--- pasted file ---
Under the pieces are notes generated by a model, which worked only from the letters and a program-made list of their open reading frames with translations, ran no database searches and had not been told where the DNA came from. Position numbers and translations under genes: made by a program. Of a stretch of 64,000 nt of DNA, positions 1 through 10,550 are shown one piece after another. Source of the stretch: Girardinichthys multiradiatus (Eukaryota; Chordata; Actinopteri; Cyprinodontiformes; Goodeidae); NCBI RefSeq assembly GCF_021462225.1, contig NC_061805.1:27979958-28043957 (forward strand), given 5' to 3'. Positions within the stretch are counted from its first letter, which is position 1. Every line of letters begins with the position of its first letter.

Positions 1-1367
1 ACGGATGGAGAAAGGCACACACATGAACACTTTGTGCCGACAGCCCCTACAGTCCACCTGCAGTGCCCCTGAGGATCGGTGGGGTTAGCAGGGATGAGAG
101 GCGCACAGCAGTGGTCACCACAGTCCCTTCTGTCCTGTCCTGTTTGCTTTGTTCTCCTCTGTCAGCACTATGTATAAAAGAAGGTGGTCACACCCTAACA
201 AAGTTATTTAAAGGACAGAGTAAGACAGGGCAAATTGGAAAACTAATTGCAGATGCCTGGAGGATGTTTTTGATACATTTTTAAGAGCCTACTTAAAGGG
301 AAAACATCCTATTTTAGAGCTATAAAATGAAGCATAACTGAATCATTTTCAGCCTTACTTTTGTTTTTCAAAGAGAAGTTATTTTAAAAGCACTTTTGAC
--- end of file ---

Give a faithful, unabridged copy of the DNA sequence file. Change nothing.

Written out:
Under the pieces are notes generated by a model, which worked only from the letters and a program-made list of their open reading frames with translations, ran no database searches and had not been told where the DNA came from. Position numbers and translations under genes: made by a program. Of a stretch of 64,000 nt of DNA, positions 1 through 10,550 are shown one piece after another. Source of the stretch: Girardinichthys multiradiatus (Eukaryota; Chordata; Actinopteri; Cyprinodontiformes; Goodeidae); NCBI RefSeq assembly GCF_021462225.1, contig NC_061805.1:27979958-28043957 (forward strand), given 5' to 3'. Positions within the stretch are counted from its first letter, which is position 1. Every line of letters begins with the position of its first letter.

Positions 1-1367
1 ACGGATGGAGAAAGGCACACACATGAACACTTTGTGCCGACAGCCCCTACAGTCCACCTGCAGTGCCCCTGAGGATCGGTGGGGTTAGCAGGGATGAGAG
101 GCGCACAGCAGTGGTCACCACAGTCCCTTCTGTCCTGTCCTGTTTGCTTTGTTCTCCTCTGTCAGCACTATGTATAAAAGAAGGTGGTCACACCCTAACA
201 AAGTTATTTAAAGGACAGAGTAAGACAGGGCAAATTGGAAAACTAATTGCAGATGCCTGGAGGATGTTTTTGATACATTTTTAAGAGCCTACTTAAAGGG
301 AAAACATCCTATTTTAGAGCTATAAAATGAAGCATAACTGAATCATTTTCAGCCTTACTTTTGTTTTTCAAAGAGAAGTTATTTTAAAAGCACTTTTGAC